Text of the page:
Around 3500 B.C., just before the birth of writing, Sumerians had already been maintaining a civilization for thousands of years, complete with farming, temples, and all kinds of commerce, all of which required record keeping.

But how do you keep records without writing? Well, not very practically. Before writing, Sumerians had a system to record their business transactions; it involved tokens made out of clay and a clay bubble to hold the tokens, which they baked into the bubble, rendering the tokens, well, completely pointless. The owner of the token-stuffed bulla (Latin for “bubble”) would’ve made impressions of the tokens on the outside before baking them in, of course, but, you know, that made the tokens even more pointless. (Source)

Not practical. A clay bulla and the tokens inside it. (Source)

Luckily, someone in 3500 B.C. decided there was a better way to keep records, one that was quicker, more convenient, and undoubtedly one that was easier to file than a bunch of clay balls!

Pictographs. Cuneiform went through a series of innovations that turned it into cool-looking, abstract symbols. (Source)

And so writing was born, bringing with it the demand for those who could do it.

Who could?

In 2000 B.C., scribes were some of the most educated people in the world. Along with reading and writing cuneiform, scribes eventually evolved to have chops in math or science or business or literature.

If you could read and write in ancient Mesopotamia, you had a good life, and chances were pretty high you were born into that good life. In fact, some 70% of the scribes we know by name were the sons of society’s elite, including royalty. (Source)

This isn’t to say status was the requirement to become a scribe, but rather the usual source of the requirement: money.

The son of a merchant had as much a chance at becoming a scribe as the son of a king. Even more socially progressive, it eventually became that the daughter of a king, had as much chance of becoming a scribe as her male counterpart. (It is only appropriate, since Sumerians credited the goddess Nisaba with the invention of writing!)

How could they?

A day at school. An illustration of boys studying to be scribes, the future elite of society. (Source)

Along with money, becoming a scribe took time and hard work.

It’s important to keep in mind that cuneiform was very difficult, even for those who used it practically.

“The scribe did not so much read a line of text as translate it,” wrote Jerald Starr on his website. A scribe had to learn business, math, science, and literature in order for his/her basic literacy skills to even matter. In other words, scribes had to know the context of what they were reading in order to read it, pretty much on a jargon level. The reason for this is because cuneiform, a script used to record more than one language, was a phonetic one—one syllable could make up any number of words, with any number of definitions, depending on whether you were writing in Sumerian or some other Mesopotamian language. (Source)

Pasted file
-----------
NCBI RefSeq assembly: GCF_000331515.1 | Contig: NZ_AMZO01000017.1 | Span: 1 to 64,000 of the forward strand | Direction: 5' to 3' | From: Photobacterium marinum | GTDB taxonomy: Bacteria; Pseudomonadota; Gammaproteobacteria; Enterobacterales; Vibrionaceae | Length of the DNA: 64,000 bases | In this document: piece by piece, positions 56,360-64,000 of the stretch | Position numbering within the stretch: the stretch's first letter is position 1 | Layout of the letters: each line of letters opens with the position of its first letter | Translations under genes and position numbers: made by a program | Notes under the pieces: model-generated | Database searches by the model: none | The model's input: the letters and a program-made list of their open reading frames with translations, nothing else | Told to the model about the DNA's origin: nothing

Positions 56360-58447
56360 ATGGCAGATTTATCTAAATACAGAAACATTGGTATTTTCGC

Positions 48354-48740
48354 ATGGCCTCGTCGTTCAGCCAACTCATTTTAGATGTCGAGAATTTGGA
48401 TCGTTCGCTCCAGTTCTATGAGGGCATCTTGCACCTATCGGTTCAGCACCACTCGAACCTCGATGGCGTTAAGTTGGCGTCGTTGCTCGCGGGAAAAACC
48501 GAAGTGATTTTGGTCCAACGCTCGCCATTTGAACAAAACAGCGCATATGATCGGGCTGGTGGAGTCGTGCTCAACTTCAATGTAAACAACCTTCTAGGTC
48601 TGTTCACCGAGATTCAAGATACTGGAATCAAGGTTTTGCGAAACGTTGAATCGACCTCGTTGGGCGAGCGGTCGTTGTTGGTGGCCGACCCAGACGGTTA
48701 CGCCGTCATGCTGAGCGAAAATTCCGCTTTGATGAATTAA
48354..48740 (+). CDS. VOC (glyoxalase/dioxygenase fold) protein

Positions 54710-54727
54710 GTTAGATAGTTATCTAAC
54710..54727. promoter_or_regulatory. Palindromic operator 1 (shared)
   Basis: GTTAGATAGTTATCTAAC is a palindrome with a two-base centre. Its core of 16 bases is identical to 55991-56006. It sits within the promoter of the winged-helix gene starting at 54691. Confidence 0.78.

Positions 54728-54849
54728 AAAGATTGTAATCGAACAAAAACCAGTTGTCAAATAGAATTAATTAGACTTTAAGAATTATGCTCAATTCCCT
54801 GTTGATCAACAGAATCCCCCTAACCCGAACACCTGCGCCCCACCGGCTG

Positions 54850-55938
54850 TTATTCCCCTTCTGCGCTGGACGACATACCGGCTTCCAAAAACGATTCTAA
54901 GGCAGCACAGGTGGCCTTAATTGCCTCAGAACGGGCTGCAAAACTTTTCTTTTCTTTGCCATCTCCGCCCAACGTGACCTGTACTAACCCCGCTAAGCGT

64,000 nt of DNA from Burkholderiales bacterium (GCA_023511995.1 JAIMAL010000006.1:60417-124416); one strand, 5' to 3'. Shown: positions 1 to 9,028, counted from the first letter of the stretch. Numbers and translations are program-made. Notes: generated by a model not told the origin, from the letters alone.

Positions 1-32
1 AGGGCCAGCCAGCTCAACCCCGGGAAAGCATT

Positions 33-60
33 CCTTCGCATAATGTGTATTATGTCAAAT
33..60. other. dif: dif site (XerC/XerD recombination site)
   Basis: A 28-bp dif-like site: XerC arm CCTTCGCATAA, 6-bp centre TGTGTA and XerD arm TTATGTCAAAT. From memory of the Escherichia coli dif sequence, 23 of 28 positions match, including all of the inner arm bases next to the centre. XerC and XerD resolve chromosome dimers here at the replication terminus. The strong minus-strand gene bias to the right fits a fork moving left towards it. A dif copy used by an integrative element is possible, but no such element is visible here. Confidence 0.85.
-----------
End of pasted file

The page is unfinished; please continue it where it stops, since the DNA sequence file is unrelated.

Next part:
Boys were sent to an e-dubba, a tablet house where they would spend years learning to read and write the cuneiform script and the subjects they would write about. When they graduated, they became dubsars, tablet writers.

That schooling was no cakewalk for the student, nor was it for his parents. Aside from what I am going to take the liberty of calling tuition, a future scribe’s father also had to factor in the expense of keeping his son’s schoolmaster happy, who expected to be wined and dined in order to go a little easy on a pupil. The son, in the meantime, had to climb up a hierarchy within an e-dubba. You can read more about what these tablet houses were like here and here.

Of course, writing didn’t include women as soon as it was invented. It took a few years for women to show up in records as scribes. According to Radner and Robson, the earliest record of a woman scribe dates to the Akkad period (ca. 2350 – 2150 B.C.). (Source)

Although Karen Radner and Eleanor Robson wrote in their book, The Oxford Handbook of Cuneiform Culture, “The profession of scribe is much better attested for men than for women,” there are things we do know about how women scribes came to be. In her book Daily Life in Ancient Mesopotamia, Karen Rhea Nemet-Nejat wrote that women scribes were the daughters of the elite, some the daughters of scribes. Nemet-Nejat also points out that there were women scribes who were slaves: “Slaves with scribal skills were sometimes given to princesses as part of their dowries.” (Source)

As far as how those women scribes got their chops, priestesses were taught at the temples they served, while those not taking the religious path were taught at home.

What did scribes write?

Sumerian King List. A scribe was first and foremost a recorder of history. (Source)

For the first thousand years or so after writing was invented, everything written down was of an administrative nature. “Most people will therefore be disappointed to learn that writing was invented for the simple purpose of conducting business transactions, to record the exchange of merchandise,” wrote Starr.

Even after Sumerians branched out to recording more subjective subjects, 97% of what they recorded were things like receipts, ledgers, inventories, contracts, nothing inherently interesting or telling about the human condition. They were practical people, those Sumerians.